On Friday June 5, 2020, the President signed into law the Paycheck Protection Program Flexibility Act of 2020 (the “PPP Flexibility Act”), which makes a number of significant changes to the Paycheck Protection Program (PPP) and eliminates the prohibition on employment tax deferral for PPP loan borrowers, as further described below.
A copy of the PPP Flexibility Act can be obtained by clicking on the link below:
The following are some of the important changes to the PPP made by the PPP Flexibility Act, which, other than as expressly stated in this Alert, are retroactive to the date of enactment of the CARES Act (March 27, 2020):
Five-year Minimum Loan Maturity on New PPP Loans. PPP loans made on or after June 5, 2020 will have a minimum maturity of five years with respect to any portion of the loan that is not forgiven. Existing loans, which have a maturity of two years, can be amended in accordance with this change by the mutual agreement of the lender and borrower.
Extension of PPP Covered Period. The end of the covered period for purposes of the PPP has been extended from June 30, 2020 until December 31, 2020. Though it is unclear from the legislative text, this raises the possibility that some PPP loans may be made past June 30th.
Extension of PPP Loan Forgiveness Period. Unless a borrower elects out as further described below, the period following the disbursement of the PPP loan during which the eligible costs incurred and paid count toward forgiveness has been extended from eight weeks to the earlier of 24 weeks following loan disbursement or December 31, 2020.
Extension of Safe Harbor Date for Forgiveness Reduction. Prior to the enactment of this new legislation, borrowers were required to return to their February 15, 2020 full-time equivalent employee numbers and salaries/wages levels prior to June 30, 2020 to be eligible for the forgiveness reduction safe harbors. Under the PPP Flexibility Act, this date has been extended to December 31, 2020.
New Safe Harbor for Forgiveness Reduction based on Employee Availability. A new safe harbor enables borrowers to determine loan forgiveness without regard to a proportional reduction in the number of full-time equivalent employees if the borrower, in good faith, is able to document either:
- (a) an inability to rehire individuals who were employees of the borrower on February 15, 2020; and (b) an inability to hire similarly qualified employees for unfilled positions on or before December 31, 2020; or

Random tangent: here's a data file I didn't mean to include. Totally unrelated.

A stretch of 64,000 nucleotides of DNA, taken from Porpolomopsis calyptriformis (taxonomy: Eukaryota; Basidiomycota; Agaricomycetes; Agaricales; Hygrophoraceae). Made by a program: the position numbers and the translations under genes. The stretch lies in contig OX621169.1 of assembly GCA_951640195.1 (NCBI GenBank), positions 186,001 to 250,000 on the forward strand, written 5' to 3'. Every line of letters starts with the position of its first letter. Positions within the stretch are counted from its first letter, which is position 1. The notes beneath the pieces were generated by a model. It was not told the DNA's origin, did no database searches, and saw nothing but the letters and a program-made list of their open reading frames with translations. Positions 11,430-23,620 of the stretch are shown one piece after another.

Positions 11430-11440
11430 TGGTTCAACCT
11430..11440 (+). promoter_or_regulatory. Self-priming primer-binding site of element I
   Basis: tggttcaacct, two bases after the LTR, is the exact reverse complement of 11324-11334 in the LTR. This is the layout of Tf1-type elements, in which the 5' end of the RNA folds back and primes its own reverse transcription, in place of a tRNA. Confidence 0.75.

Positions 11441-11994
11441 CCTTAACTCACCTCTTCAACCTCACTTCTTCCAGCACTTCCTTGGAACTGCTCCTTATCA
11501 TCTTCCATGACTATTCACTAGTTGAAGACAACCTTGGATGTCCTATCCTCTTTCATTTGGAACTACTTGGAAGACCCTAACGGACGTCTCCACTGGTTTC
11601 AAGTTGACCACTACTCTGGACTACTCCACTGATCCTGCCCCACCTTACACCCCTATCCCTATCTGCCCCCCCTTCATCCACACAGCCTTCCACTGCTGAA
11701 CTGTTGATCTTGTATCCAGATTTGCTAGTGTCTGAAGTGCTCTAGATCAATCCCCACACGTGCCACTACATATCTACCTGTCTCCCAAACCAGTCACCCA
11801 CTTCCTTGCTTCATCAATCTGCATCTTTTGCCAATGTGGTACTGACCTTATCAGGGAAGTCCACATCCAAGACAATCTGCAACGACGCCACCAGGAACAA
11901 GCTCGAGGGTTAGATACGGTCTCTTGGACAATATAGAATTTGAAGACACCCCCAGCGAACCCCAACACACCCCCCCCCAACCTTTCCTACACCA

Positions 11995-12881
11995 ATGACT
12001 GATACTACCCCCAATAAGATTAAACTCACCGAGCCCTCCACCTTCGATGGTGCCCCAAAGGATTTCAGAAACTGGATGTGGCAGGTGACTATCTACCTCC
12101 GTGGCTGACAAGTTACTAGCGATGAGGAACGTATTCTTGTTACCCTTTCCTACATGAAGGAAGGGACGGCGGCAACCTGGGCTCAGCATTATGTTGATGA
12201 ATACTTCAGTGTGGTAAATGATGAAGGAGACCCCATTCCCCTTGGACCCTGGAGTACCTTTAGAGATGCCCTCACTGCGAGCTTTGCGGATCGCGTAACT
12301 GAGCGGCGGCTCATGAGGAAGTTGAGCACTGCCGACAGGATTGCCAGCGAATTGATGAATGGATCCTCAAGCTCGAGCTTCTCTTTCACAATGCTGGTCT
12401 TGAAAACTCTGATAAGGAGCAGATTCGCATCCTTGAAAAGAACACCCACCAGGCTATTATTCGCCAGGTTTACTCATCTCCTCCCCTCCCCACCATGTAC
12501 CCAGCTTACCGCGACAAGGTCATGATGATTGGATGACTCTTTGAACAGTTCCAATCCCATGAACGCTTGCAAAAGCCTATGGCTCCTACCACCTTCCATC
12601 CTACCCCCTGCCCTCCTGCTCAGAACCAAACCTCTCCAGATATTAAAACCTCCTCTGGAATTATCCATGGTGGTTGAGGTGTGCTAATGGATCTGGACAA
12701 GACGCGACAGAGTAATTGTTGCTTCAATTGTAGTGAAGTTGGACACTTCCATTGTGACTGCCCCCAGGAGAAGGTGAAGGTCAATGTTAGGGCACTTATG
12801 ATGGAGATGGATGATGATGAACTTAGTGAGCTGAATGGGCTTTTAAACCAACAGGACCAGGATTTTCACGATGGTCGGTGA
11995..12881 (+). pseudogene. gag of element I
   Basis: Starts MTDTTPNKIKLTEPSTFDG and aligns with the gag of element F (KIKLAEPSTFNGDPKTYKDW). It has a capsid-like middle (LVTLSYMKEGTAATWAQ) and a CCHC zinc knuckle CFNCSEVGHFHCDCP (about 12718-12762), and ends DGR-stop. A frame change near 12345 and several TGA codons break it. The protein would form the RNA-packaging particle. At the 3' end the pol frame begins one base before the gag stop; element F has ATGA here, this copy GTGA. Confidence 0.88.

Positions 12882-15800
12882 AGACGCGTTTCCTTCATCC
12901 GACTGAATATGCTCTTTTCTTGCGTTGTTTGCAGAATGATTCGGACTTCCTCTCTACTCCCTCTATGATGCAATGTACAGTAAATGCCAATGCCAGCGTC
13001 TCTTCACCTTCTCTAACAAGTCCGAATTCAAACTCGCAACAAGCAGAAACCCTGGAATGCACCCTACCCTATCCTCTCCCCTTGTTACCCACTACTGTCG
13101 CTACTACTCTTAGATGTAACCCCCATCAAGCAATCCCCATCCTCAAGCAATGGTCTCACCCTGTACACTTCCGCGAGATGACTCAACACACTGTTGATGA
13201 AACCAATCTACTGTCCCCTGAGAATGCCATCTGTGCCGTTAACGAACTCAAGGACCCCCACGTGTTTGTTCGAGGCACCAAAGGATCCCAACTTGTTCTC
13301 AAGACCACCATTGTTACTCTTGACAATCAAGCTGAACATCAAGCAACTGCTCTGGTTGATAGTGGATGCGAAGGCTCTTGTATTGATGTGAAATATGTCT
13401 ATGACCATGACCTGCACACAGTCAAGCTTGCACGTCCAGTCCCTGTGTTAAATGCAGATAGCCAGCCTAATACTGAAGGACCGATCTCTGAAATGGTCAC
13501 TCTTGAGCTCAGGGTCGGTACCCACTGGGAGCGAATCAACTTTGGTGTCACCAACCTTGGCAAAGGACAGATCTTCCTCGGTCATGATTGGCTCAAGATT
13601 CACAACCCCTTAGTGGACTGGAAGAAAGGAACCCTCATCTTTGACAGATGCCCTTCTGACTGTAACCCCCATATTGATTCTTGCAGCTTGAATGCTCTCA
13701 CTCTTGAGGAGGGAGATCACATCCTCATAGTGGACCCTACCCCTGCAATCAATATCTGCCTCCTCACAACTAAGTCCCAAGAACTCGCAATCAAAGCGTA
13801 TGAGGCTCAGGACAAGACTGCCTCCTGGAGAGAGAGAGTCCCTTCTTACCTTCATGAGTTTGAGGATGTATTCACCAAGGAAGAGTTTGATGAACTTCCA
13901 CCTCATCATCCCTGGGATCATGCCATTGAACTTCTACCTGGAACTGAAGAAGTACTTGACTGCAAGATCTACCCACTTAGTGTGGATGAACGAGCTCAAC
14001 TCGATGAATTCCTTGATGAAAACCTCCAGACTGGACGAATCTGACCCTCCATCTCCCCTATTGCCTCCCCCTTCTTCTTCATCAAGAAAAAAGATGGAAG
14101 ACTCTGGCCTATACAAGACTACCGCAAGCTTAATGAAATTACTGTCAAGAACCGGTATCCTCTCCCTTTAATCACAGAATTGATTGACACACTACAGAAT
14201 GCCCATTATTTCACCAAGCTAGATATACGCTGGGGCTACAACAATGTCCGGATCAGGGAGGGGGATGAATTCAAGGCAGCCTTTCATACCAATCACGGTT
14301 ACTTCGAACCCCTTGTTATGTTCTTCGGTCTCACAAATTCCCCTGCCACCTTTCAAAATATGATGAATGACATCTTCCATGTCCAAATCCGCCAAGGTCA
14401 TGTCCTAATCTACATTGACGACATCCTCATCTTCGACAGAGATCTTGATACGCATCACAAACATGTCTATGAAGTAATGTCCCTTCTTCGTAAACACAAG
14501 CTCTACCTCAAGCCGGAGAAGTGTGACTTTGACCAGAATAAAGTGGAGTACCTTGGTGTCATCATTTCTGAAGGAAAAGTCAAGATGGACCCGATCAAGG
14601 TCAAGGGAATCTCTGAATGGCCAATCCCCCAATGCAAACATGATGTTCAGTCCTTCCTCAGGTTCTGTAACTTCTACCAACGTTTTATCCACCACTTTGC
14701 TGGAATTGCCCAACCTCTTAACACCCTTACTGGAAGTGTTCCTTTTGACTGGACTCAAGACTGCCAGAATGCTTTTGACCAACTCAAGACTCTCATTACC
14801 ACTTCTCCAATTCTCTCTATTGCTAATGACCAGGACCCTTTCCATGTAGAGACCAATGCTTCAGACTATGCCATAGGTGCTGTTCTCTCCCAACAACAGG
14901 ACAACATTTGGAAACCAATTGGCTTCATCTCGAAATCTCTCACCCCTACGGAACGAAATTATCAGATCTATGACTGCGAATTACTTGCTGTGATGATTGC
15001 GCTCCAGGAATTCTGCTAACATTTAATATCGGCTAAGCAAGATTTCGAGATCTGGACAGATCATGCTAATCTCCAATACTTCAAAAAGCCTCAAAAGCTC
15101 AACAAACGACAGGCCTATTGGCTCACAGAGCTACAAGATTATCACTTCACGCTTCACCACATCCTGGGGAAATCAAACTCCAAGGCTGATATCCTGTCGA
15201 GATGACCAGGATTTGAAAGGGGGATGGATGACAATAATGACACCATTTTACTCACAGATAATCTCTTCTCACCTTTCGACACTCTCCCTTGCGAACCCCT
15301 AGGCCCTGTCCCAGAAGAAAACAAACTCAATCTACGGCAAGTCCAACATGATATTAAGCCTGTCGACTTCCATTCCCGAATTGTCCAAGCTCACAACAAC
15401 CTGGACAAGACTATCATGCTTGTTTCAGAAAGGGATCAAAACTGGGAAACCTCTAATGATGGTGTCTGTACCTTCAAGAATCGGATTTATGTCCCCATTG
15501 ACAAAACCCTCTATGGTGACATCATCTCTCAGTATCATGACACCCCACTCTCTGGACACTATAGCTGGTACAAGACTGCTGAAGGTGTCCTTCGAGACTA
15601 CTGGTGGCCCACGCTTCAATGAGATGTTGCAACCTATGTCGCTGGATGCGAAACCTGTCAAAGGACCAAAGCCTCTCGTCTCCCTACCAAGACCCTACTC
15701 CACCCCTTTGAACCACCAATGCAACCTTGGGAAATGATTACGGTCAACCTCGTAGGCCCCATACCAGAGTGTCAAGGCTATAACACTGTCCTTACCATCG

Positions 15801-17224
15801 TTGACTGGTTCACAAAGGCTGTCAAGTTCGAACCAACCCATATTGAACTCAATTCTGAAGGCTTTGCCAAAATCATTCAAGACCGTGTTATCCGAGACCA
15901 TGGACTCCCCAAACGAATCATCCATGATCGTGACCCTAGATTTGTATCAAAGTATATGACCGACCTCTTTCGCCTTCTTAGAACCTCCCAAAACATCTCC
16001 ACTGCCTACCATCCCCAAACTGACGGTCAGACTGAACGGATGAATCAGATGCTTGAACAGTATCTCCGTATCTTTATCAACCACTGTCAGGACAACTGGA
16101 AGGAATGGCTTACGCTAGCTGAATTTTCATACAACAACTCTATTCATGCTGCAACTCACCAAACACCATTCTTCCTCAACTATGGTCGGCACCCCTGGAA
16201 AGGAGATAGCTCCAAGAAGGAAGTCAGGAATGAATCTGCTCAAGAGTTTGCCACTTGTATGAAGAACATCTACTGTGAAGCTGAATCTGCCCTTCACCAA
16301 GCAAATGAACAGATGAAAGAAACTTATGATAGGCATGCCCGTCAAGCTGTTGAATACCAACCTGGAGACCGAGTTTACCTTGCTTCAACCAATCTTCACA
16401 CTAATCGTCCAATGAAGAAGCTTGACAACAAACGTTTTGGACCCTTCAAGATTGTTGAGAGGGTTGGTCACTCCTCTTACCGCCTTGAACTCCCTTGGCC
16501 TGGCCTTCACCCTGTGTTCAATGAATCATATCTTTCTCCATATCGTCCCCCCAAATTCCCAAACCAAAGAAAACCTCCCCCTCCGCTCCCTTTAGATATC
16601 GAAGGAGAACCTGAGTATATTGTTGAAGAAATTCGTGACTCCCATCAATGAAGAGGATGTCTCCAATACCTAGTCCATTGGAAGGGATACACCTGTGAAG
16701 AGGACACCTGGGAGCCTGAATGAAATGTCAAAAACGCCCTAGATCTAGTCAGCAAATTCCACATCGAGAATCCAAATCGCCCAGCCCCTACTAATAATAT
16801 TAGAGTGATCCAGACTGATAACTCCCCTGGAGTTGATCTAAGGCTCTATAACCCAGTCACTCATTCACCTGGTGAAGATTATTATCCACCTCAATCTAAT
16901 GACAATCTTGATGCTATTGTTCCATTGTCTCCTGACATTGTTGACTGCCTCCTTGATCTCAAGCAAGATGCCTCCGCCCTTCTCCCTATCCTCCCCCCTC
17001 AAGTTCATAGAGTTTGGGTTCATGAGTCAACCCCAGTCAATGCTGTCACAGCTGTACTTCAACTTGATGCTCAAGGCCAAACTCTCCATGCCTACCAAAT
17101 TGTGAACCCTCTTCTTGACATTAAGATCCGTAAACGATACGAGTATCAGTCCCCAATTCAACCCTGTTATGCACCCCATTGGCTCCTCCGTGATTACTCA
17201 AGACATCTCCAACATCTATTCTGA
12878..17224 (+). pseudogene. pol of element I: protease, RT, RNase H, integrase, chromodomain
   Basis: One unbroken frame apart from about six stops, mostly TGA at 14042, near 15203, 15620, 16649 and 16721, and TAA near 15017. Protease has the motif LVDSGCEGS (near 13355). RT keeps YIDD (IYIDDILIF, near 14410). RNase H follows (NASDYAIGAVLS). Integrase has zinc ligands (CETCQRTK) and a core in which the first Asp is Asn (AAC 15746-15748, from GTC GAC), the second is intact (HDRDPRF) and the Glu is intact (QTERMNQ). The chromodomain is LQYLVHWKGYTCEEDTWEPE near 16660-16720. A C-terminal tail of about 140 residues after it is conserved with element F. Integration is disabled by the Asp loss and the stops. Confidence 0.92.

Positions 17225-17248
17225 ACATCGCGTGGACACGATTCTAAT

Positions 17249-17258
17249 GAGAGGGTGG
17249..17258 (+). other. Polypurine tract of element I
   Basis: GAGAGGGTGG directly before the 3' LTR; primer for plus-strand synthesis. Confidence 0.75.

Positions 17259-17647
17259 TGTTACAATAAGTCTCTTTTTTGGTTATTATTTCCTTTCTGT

- an inability to return to the same level of business activity that such business was operating before February 15, 2020, due to compliance with requirements established or guidance issued by the Secretary of Health and Human Services, the Director of the Centers for Disease Control and Prevention, or the Occupational Safety and Health Administration during the period beginning on March 1, 2020, and ending December 31, 2020, related to the maintenance of standards for sanitation, social distancing, or any other worker or customer safety requirement related to COVID–19.
New Limitation on Forgiveness based on Payroll Costs. To receive loan forgiveness borrowers are now required to use at least 60 percent (as opposed to 75% previously established by the SBA and U.S. Treasury) of the PPP loan amount for payroll costs, and may use up to 40 percent on other eligible non-payroll costs. The failure to meet this requirement will make borrowers ineligible for any forgiveness. Under the PPP prior to the enactment of the PPP Flexibility Act, the failure to satisfy this 75% requirement resulted in only a partial loss of entitlement to forgiveness while under the new PPP Flexibility Act, it appears that failure to meet the 60% for payroll costs requirement will result in a bar to any forgiveness. There is already talk about further modifications to have such failure result in only a partial loss of forgiveness.
Election of Eight-Week Forgiveness Period for existing PPP loans. Borrowers who received their PPP loans before June 5, 2020 may elect for the original eight-week period following disbursement of the loan to apply in counting the payment and incurrence of eligible costs for purposes of forgiveness. Existing borrowers should carefully consider whether to make this election and the potential impact on loan forgiveness, in light of the extension to December 31, 2020 of the full-time equivalent employee and salaries/wages reduction safe harbor testing date.
Extension of Deferral Period. Lenders are now required to defer payments by borrowers of principal, interest and fees on a PPP loan until the amount of forgiveness with respect to the loan has been approved by the SBA and paid by the SBA to the lender, rather than the original six-month minimum deferral period. However, borrowers cannot extend the deferral period indefinitely by delaying submission of their forgiveness application. The legislation provides that if a borrower has not submitted the forgiveness application within ten months after the end of the covered period for forgiveness (i.e., the earlier of 24 weeks or December 31, 2020, or eight weeks if elected by the borrower, following loan disbursement), payments under the loan will commence at the end of the ten-month period.
Employer Payroll Tax Deferral
The statute eliminates the prohibition that existed in the CARES Act on employment tax deferral by businesses who have PPP loan forgiveness. This change is retroactive to the date of enactment of the CARES Act, March 27, 2020.